Fiji has a rich history of sports passion and expertise. With rugby as one of the most loved games in the country, Get into Rugby PLUS is maximising the benefits of the sport by using it as a tool to drive social change. It helps build the confidence and resilience of young people, promote positive behaviour, and challenge gender stereotypes.

Female Role Models in a Male-dominated Sport

“Women and girls can be just as successful in sport as men and boys, and I have proven that,” said Kitiana Kaitu, Fiji Rugby Union’s Get Into Rugby PLUS Coach and Educator. Kitiana shared her experience of taking on the role of a leader in a sport traditionally deemed as male-dominated.

“When I first began coaching the school’s first rugby team five years ago, a lot of men looked down on me. They would say ‘You should be cooking at home. This is no place for a woman!’ Despite the challenges and the constant criticism during tournament days, we kept pushing on,” she shared.

“I have always encouraged my girls and have always told them that if they believed in themselves, they could move mountains. So the girls kept playing and I continued to coach them. We won many games over the years.”

Kitiana said that thanks to Get into Rugby PLUS, more women and girls started to get involved in rugby. “Those who used to look down on us are now cheering for us. I could say that as females, we showed them that we are here to stay. Rugby is inclusive, it is a sport for all,” she said.

Lavenia Yalovi, Fiji Rugby Union’s National Coordinator for Get into Rugby PLUS talked about some of the positive impacts she has witnessed:  “In some schools and communities, it is observed that boys and girls now respect each other more. For example, boys no longer shout at or give negative comments when seeing girls play rugby. They cheer them instead.”

“Boys and girls are also seen sharing responsibilities off the field. The boys sweep the classroom, cleaning the windows. Parents also said that their son started helping out with chores at home.”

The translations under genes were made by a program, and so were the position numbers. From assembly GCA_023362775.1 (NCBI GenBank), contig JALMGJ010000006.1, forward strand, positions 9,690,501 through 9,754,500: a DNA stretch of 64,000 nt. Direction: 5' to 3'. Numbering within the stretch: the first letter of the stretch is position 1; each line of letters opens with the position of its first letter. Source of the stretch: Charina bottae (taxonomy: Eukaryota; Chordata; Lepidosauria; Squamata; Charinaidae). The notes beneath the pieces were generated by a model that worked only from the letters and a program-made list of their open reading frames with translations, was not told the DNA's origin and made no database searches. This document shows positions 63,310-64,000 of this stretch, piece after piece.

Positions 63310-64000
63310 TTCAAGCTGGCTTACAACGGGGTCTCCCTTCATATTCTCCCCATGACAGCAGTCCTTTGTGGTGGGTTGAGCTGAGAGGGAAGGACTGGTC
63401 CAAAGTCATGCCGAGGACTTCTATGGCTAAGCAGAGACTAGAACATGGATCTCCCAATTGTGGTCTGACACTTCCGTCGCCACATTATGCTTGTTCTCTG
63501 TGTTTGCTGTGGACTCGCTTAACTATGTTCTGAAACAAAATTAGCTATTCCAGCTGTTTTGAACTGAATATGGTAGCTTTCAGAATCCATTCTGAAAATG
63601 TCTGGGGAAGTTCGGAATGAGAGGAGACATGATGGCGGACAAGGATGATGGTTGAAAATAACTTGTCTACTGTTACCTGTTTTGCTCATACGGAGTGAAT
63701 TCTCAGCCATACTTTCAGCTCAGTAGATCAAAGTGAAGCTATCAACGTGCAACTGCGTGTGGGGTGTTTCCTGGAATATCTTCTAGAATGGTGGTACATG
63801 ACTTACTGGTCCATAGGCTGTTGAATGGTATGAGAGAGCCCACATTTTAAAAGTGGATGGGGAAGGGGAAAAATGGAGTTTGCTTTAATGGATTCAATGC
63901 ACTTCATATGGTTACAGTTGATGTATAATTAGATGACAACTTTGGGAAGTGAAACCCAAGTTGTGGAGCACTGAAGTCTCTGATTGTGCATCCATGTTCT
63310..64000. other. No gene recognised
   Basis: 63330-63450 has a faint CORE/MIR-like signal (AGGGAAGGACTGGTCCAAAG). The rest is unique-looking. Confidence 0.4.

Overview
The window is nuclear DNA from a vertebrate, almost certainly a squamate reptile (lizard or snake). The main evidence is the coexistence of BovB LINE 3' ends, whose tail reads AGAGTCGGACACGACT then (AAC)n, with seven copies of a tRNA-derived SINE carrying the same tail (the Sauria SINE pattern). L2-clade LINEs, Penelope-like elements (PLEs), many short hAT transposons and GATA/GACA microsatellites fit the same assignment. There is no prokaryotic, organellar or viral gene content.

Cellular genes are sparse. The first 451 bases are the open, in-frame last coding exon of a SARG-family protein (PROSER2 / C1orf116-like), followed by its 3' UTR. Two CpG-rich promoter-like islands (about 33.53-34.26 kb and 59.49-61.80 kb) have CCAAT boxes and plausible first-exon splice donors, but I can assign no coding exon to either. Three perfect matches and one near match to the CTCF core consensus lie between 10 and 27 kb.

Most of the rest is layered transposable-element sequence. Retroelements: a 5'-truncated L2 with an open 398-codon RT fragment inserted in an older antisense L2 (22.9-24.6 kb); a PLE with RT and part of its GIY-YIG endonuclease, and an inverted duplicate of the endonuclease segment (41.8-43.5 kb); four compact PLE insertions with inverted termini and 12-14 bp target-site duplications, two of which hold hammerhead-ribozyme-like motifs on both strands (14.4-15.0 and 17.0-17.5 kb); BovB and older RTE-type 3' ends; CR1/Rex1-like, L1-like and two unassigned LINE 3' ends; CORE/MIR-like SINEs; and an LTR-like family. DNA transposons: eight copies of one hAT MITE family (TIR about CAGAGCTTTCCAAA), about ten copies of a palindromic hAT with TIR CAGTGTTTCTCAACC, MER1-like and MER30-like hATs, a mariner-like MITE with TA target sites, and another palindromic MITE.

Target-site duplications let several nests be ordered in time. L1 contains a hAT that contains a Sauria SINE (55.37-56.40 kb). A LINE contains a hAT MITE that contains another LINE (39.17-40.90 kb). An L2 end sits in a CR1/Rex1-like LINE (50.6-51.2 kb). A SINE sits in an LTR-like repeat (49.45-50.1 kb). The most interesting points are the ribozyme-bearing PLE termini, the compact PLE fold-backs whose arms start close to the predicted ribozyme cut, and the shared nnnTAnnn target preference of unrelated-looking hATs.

For Lavenia, having the chance to be part of Get into Rugby PLUS is something that means a great deal to her. 

“It has helped me to speak up on issues affecting women and girls such as violence. I am an advocate for gender equality, especially in this male-dominated sport.”

“As a mother, it has also helped me, not only by providing income, but by raising my son with values, sport skills and life skills that will enable him to become a good player, son, friend and in the future to be a successful and humble man.”

Story of Emelina

Unaisi Vakarewa is a proud mother to 13-year-old Emelina. Before Emelina joined Get into Rugby PLUS as a player in 2019, Unaisi said her daughter was shy, never hung out with others, and had always kept to herself.  But joining transformed Emelina in so many ways.

By becoming a player, Emelina got opportunities to spend time playing rugby and learning life skills with other children. Emelina started to open up, socialising more with her friends. She became more confident and her communications skills improved.

Unaisi said she is very happy about the changes in her daughter. Unaisi also acknowledged how life skills learning has made a great impact on Emelina. She learned skills on how to solve problems and to make decisions for herself. Emelia has become more independent. Unaisi hopes Get into Rugby PLUS can be expanded to more schools so that more children can have the same opportunities that her daughter is having, to play and to be empowered to become a future leader. 

The story was developed from content provided by Oceania Rugby and Fiji Rugby Union.

Oceania Rugby is one of six regional associations of World Rugby, responsible for representing the interests of its Members. Oceania Rugby’s sport for development programs contribute to achieving gender equality, reducing inequality, and ending violence against women and children, and are built around the rugby values

Fiji Rugby Union was established in 1913 and is the governing body for rugby union in Fiji. Fiji Rugby Union is a full member of Oceania Rugby and became affiliated World Rugby in 1987.